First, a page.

NTSB recovers data recorder from sunken El Faro


The National Transportation Safety Board (NTSB) in the US has recovered the voyage data recorder (VDR) from El Faro, a US flagged cargo ship that sank during last year’s Hurricane Joaquin.

Retrieved from nearly 15,000ft under the ocean, where the wreckage of El Faro have been settled down, the VDR has been designed to record navigational data and communications between crewmembers on the ship’s bridge.

The recorder, recovered after a ten month long effort, is expected to provide information on the final hours of El Faro’s journey and the situations leading up to the sinking.

"The VDR will be examined while at sea by NTSB investigators aboard the USNS Apache."

National Transportation Safety Board chairman Christopher Hart said: “The recovery of the recorder has the potential to give our investigators greater insight into the incredible challenges that the El Faro crew faced.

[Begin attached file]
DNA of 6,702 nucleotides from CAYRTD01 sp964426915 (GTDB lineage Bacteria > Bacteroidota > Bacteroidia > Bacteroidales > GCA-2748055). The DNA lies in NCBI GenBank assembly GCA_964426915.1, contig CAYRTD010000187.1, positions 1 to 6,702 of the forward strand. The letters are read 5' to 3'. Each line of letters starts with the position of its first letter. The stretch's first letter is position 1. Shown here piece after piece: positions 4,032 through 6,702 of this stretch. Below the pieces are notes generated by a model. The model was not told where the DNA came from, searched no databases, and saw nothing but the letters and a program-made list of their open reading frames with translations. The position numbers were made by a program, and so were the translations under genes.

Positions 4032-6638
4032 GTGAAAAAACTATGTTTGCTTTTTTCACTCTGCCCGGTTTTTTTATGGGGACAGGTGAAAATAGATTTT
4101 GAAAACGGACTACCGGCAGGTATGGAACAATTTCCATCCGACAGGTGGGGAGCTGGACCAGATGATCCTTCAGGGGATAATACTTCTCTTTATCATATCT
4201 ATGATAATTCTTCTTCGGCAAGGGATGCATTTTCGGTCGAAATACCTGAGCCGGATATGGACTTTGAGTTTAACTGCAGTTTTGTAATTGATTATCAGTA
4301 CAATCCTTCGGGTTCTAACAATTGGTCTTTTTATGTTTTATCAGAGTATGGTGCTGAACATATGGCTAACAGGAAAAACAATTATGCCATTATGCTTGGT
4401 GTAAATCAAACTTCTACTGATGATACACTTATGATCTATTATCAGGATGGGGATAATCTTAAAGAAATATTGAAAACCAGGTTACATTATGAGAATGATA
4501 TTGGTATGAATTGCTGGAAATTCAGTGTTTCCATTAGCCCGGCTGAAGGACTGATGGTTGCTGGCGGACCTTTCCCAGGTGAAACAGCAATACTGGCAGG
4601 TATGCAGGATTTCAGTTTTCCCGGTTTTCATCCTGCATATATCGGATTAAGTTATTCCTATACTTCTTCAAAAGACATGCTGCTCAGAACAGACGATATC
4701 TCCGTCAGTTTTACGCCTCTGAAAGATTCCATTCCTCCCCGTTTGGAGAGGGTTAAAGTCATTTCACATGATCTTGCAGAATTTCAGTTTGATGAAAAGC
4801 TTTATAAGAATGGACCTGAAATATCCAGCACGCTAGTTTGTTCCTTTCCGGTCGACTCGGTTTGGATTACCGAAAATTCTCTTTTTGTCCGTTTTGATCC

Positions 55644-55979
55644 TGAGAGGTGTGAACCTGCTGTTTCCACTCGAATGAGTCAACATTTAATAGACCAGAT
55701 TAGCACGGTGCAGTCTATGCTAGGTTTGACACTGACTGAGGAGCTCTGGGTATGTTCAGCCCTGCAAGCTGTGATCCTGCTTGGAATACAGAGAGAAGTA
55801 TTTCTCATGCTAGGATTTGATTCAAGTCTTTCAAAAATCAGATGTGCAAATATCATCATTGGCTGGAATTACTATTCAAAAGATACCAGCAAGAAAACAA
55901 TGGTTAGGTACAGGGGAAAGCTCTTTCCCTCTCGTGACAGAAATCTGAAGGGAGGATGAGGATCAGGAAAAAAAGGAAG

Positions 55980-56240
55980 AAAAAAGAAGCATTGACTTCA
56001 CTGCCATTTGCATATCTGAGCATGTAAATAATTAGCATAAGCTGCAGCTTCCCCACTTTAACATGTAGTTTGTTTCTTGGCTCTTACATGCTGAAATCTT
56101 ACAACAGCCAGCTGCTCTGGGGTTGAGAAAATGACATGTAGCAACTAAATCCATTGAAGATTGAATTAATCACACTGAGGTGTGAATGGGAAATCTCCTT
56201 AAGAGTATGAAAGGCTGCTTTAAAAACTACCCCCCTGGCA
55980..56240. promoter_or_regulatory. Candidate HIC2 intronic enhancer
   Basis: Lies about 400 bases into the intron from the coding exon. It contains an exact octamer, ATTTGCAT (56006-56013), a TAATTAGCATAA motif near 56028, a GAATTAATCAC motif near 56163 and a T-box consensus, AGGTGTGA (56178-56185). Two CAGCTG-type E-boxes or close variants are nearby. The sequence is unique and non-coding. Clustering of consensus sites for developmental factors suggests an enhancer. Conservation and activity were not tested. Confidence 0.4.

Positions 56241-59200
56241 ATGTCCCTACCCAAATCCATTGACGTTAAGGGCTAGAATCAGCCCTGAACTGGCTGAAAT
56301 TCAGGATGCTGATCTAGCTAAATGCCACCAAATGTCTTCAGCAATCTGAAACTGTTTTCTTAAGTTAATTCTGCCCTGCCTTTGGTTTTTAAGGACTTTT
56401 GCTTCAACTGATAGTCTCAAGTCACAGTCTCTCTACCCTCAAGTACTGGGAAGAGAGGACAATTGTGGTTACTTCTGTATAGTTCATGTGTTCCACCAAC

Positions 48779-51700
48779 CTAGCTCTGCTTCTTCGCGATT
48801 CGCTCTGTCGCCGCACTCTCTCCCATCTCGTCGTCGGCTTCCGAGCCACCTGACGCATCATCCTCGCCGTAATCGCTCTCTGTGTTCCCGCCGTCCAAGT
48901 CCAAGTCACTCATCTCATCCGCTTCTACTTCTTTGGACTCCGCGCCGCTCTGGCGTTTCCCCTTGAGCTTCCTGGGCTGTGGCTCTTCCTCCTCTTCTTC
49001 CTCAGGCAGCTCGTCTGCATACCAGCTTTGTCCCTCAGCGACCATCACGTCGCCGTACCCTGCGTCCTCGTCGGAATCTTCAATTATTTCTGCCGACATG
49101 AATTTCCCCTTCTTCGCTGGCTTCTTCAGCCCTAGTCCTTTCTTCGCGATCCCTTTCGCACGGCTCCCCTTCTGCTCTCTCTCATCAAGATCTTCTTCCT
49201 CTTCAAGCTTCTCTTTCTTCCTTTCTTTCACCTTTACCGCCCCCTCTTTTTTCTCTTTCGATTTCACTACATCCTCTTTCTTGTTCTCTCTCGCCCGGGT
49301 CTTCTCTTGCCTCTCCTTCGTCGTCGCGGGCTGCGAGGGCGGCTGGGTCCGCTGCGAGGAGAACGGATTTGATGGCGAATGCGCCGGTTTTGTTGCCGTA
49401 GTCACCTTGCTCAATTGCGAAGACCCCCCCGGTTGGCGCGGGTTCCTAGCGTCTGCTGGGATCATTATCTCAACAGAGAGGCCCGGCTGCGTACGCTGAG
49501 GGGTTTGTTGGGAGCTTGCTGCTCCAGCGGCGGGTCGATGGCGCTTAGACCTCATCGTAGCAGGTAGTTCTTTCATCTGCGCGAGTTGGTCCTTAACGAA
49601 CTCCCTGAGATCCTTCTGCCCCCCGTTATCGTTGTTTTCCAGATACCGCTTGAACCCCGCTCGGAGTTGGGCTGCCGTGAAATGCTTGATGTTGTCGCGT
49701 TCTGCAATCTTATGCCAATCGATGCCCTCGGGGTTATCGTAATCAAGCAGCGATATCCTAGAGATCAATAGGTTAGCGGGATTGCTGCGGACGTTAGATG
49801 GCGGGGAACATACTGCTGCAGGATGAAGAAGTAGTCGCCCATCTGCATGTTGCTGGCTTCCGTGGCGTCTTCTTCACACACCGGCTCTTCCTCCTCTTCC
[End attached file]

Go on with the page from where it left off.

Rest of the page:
“But it’s just one component of a very complex investigation.

“There is still a great deal of work to be done in order to understand how the many factors converged that led to the sinking and the tragic loss of 33 lives.”

After its recovery, the VDR will be examined while at sea by NTSB investigators aboard the USNS Apache, the ocean tug that conducted the recovery operation.

The at-the-sea examination will evaluate the condition of the device and will ensure proper preservation for readout and further examination ashore.

Upon its arrival from the sea, the VDR will be shipped to NTSB's laboratory for auditioning the recording.

The US Navy, Coast Guard, Woods Hole Oceanographic Institute, US’ National Science Foundation and the University of Rhode Island are also involved in the recovery mission.

So far, three such missions have been conducted in ten months after El Faro’s accident.

This was the third mission to the wreckage site of the El Faro and no further missions are planned until further requirements.


Image: El Faro voyage data recorder in fresh water on the USNS Apache. Photo: courtesy of National Transportation Safety Board.